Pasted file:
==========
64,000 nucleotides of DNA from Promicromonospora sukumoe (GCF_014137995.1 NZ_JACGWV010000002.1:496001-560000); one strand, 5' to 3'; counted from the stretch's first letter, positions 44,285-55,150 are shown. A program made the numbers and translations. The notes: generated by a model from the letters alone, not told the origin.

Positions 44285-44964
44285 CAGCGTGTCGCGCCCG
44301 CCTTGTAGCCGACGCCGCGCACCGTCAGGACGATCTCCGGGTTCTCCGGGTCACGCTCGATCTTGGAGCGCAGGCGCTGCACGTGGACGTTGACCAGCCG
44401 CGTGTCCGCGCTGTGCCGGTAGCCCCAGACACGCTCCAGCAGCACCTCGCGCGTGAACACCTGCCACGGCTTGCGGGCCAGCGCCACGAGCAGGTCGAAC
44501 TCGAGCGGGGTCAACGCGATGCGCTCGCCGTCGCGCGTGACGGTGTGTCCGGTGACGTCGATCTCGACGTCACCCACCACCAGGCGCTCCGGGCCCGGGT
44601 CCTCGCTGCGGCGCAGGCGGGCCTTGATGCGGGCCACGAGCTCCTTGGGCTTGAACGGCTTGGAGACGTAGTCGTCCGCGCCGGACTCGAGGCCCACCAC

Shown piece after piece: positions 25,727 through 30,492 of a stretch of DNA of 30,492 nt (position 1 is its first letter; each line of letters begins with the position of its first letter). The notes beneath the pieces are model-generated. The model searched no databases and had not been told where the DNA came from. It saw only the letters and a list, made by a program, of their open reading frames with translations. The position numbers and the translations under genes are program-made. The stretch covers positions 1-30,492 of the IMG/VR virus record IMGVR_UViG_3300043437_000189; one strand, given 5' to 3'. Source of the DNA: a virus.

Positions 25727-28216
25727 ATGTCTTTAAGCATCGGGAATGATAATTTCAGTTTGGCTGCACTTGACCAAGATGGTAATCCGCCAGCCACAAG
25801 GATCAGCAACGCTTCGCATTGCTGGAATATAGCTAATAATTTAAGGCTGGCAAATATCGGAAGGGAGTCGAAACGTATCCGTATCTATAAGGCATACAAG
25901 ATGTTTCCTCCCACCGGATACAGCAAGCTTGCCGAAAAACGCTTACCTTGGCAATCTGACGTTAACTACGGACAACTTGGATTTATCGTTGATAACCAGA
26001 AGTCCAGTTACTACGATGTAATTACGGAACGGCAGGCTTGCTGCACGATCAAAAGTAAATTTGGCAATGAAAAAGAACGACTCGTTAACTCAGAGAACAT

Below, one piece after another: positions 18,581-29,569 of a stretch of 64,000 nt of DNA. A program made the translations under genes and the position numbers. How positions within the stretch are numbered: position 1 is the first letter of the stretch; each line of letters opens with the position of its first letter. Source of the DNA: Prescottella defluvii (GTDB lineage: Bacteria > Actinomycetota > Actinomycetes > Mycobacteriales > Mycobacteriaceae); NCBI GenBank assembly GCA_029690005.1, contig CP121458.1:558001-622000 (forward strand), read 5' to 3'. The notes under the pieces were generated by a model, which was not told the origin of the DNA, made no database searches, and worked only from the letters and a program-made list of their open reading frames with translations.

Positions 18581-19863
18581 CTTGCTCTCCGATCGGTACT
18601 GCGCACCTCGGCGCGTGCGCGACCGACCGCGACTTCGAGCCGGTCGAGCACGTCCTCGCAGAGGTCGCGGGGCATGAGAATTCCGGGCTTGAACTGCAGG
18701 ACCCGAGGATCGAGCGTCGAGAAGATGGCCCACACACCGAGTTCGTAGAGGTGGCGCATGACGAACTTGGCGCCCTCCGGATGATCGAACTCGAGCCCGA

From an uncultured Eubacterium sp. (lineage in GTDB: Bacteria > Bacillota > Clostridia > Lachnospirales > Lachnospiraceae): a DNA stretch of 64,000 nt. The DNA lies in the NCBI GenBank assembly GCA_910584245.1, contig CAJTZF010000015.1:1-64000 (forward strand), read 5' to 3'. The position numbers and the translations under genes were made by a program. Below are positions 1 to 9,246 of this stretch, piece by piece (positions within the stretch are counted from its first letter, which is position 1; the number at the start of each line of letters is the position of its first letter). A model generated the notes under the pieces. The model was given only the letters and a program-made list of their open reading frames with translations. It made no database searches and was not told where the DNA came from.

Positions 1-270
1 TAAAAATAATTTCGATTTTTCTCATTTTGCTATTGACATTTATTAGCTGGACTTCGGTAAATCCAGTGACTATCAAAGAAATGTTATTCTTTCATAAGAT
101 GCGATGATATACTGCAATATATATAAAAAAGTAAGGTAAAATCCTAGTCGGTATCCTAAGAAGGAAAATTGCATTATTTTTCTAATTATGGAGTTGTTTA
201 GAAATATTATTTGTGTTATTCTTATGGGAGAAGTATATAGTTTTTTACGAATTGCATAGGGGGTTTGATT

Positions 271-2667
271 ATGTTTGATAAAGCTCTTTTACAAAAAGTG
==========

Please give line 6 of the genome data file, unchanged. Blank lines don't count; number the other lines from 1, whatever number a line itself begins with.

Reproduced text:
44501 TCGAGCGGGGTCAACGCGATGCGCTCGCCGTCGCGCGTGACGGTGTGTCCGGTGACGTCGATCTCGACGTCACCCACCACCAGGCGCTCCGGGCCCGGGT